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Messages - DaveB

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1711
General Discussion / safe place to ship bike to in Oregon?
« on: April 12, 2005, 10:44:51 pm »
The airlines now have a 50 pound weight limit for any single piece of luggage on domestic flights but allow two checked bags per person.   Be sure your packed BOB doesn't go over the limit or plan on taking it as two separate items.  Obviously, airlines will take heavier items but the overweight charges are steep.  


1712
General Discussion / anyone carry'n heat?
« on: June 12, 2005, 04:15:51 pm »
 But now that party is dead, and you fled the scene.

Only if you are truly a d*mn fool.  


1713
General Discussion / anyone carry'n heat?
« on: April 16, 2005, 05:20:39 am »
We could all carry guns, and then worry about getting shot by other cyclists.

This is truly one of the most flawed arguments in existence.  In states where concealed carry permits are readily available, the violent crime rate is significantly lower than where firearm carry is severely restricted.  All those claims of a "wild west" mentality have always proven false.



1714
General Discussion / anyone carry'n heat?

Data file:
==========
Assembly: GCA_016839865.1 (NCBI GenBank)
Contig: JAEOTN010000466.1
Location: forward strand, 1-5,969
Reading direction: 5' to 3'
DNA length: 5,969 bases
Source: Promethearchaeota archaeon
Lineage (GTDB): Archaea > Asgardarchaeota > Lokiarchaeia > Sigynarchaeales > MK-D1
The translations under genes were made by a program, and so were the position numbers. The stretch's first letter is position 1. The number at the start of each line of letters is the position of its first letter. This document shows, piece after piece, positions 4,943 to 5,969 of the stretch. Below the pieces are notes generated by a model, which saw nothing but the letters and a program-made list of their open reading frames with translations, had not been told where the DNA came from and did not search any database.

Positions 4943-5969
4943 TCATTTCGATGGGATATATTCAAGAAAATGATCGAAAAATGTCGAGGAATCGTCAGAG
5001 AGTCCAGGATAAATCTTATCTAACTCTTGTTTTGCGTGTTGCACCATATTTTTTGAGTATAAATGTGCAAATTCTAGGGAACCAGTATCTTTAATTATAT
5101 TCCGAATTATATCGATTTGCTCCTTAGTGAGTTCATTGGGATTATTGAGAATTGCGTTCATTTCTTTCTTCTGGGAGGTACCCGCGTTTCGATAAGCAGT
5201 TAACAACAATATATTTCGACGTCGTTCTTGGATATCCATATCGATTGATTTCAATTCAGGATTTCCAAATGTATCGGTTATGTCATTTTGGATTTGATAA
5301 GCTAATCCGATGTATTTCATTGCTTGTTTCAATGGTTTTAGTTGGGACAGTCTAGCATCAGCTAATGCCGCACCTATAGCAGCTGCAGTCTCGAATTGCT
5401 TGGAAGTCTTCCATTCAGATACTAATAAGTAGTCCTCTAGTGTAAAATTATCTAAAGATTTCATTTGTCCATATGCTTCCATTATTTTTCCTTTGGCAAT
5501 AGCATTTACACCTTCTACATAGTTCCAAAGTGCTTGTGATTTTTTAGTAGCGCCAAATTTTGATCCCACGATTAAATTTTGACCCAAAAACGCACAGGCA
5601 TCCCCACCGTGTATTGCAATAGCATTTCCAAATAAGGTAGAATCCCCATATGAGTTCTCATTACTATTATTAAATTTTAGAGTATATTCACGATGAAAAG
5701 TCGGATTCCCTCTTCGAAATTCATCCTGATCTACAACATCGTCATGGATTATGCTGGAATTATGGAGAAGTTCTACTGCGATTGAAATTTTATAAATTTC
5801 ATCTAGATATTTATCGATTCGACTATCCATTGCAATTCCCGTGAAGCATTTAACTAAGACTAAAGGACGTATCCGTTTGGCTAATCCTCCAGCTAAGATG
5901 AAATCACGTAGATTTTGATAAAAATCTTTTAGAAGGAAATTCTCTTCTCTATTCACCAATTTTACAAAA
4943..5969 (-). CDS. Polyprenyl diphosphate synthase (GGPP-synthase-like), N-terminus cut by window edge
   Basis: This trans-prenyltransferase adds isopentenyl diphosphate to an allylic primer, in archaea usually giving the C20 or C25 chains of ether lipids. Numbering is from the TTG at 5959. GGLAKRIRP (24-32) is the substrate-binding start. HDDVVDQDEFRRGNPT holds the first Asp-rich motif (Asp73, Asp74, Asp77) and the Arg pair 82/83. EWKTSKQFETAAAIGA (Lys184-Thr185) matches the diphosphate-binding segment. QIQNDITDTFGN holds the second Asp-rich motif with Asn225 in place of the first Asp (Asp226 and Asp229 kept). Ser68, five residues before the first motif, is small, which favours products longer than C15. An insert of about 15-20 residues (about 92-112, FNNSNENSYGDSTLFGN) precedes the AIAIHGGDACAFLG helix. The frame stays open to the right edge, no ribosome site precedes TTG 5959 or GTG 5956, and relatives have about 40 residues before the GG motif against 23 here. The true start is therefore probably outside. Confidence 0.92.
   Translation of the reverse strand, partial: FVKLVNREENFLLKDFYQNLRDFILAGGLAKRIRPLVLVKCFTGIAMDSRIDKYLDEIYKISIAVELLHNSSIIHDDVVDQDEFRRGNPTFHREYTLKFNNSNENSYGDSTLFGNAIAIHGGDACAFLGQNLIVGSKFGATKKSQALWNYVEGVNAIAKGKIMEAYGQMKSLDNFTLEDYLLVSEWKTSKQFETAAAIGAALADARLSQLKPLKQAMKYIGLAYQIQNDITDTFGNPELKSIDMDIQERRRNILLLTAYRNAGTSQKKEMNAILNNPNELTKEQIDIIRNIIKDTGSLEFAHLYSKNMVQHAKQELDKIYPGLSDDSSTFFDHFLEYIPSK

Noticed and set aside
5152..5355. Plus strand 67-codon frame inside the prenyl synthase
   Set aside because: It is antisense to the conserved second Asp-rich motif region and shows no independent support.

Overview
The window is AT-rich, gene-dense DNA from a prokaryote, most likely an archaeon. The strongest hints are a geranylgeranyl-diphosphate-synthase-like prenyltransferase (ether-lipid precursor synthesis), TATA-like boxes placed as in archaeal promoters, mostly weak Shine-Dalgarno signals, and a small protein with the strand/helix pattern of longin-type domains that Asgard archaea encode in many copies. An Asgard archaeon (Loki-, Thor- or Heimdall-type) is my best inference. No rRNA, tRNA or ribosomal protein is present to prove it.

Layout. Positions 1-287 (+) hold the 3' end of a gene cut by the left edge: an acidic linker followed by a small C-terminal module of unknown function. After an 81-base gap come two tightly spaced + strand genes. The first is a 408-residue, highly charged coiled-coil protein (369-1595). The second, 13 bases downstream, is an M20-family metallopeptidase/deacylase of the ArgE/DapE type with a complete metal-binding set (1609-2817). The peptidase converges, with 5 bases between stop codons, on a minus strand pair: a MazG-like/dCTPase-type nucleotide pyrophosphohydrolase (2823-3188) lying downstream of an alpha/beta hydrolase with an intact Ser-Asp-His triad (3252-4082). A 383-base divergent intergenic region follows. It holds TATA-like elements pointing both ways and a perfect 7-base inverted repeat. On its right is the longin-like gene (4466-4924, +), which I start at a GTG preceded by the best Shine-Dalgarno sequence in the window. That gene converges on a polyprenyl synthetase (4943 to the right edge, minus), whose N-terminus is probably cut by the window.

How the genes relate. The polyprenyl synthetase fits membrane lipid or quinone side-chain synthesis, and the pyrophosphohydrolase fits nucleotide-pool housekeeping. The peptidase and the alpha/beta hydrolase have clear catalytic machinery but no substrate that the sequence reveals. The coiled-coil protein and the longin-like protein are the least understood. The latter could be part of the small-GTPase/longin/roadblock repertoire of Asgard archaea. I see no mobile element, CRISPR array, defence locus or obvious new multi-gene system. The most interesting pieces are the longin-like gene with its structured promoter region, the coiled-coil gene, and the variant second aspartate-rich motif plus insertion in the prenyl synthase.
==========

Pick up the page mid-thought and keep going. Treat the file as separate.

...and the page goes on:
« on: March 31, 2005, 12:44:02 am »
There's a reason that photo-recon aircraft are unarmed...

Yes there is but it's not to "avoid trouble".  They are in trouble the instant they cross into hostile territory.  Ask Gary Powers.  

They are unarmed because: 1) they are faster and fly higher without the weight of armament and 2)the photo equipment takes up a lot of space and uses the room armament would require.




1715
General Discussion / Touring in Ireland
« on: April 01, 2005, 01:16:21 pm »
There is a touring company in Ireland named the "Iron Donkey" that runs both supported and self-guided tours in Ireland and England. They sound like what you are looking for. Their web site is:
 www.irondonkey.com


1716
General Discussion / Continental Breakfast
« on: March 12, 2005, 07:03:11 pm »
Not to sound too moralistic but most places it's considered theft and, if the hotel wanted to make an example of you, they could prosecute.  Want a police record over an English Muffin?  If nothing else it would certainly delay your trip.